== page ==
The Penalty: Ionia Management paid a $4.9 million penalty.

The Report: On March 20, 2007, the Coast Guard received a report from the Kriton’s electrician that the ship, then berthed at the Magellan Terminal in the Port of New Haven, had been discharging oily bilge water directly overboard through a bypass hose.

US v. General Maritime Management

Date: April 7, 2009

Whistleblower Award: Five whistleblowers shared an award of $250,000.

The Crime: Violation of the Act to Prevent Pollution from Ships; Crewmembers used a hose to create a connection between the ship’s bilge pump and the overboard discharge valve, thereby bypassing the ship’s oily water separator and pumping the contents of the bilge tank directly into the Straits of Florida and the Gulf of Mexico. General Maritime Management (Portugal), the operator of a fleet of tanker vessels, and two crewmembers of the motor tanker Genmar Defiance were found guilty of making false statements to the US Coast Guard and failing to maintain an accurate oil record book.

The Penalty: General Maritime Management paid a $1 million penalty.

The Scenario: Two engine room crewmembers secretly photographed the illegal bypass hose. They provided the photographs to the Coast Guard during a boarding of the vessel on Nov. 28, 2007 while the Genmar Defiance was docked at the Valero refinery.

US v. Overseas Shipholding Group, Inc.

Date: Dec 19, 2006

Whistleblower Award: 12 whistleblowers each received $437,500.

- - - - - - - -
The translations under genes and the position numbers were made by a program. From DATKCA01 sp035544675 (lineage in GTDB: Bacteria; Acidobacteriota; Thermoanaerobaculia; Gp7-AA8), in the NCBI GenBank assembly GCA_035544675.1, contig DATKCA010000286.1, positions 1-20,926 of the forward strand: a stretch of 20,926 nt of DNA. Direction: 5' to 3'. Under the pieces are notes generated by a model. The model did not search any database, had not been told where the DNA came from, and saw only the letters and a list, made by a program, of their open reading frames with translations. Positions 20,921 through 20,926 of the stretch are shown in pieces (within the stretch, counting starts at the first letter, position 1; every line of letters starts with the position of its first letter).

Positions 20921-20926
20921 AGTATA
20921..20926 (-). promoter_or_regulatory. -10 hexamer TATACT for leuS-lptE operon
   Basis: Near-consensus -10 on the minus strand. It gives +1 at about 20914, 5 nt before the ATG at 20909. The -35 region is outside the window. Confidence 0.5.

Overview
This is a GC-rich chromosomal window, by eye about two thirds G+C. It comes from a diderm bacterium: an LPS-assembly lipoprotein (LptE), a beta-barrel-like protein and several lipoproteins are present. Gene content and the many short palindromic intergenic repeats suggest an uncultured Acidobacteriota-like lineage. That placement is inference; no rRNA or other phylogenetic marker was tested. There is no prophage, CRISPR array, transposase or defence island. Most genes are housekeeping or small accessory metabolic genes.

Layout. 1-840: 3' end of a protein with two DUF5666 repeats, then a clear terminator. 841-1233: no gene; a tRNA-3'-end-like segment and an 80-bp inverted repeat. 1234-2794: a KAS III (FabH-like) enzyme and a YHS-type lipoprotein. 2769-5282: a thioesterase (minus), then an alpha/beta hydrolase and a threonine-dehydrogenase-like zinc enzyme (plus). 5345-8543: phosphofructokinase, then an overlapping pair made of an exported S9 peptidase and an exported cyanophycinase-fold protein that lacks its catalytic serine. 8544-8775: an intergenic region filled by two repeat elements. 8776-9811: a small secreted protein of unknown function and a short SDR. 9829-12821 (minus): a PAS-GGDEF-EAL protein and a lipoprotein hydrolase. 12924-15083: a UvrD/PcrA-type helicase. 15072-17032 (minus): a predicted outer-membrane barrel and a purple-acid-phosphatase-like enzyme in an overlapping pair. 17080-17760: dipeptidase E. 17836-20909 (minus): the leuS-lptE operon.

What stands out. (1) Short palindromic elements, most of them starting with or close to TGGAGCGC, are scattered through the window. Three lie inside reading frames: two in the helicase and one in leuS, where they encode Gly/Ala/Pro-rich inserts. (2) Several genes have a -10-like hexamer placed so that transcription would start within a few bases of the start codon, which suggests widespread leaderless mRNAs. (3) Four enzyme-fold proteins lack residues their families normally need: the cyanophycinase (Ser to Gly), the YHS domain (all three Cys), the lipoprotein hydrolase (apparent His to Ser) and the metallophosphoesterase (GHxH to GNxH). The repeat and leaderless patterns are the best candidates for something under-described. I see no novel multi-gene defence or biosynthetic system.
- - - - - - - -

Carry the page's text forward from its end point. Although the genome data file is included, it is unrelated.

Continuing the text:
The Crime: Thirty-three felony convictions in six different judicial districts, including violations of the Clean Water Act, Oil Pollution Act, the Act to Prevent Pollution from Ships as well as conspiracy, false statements, and obstruction of justice.

Twelve OSG vessels illegally discharged sludge and oily waste and deliberately concealed pollution through the use of false oil record books. In other instances, pollution-prevention equipment was tricked by flushing a sensor designed to detect oil with fresh water during overboard discharges.

Penalty: Overseas Shipholding Group, Inc. paid a total of $37 million, the largest-ever criminal penalty involving deliberate vessel pollution.

The Report: Twelve whistleblowers contributed to this case, including: a fitter of the M/T Uranus who made a bypass pipe on the orders of the chief engineer, but only after having his employment threatened. He was so outraged by dumping so close to the New England shore that he created a secret journal inside of another book, in which he recorded the dates illegal discharges were made.

A fourth engineer on the M/T Alcesmar, who was to be sent home to the Philippines after making allegations to OSG, contacted the US Coast Guard with the help of a hotel night clerk in Wilmington, N.C. and turned over evidence taken from the ship.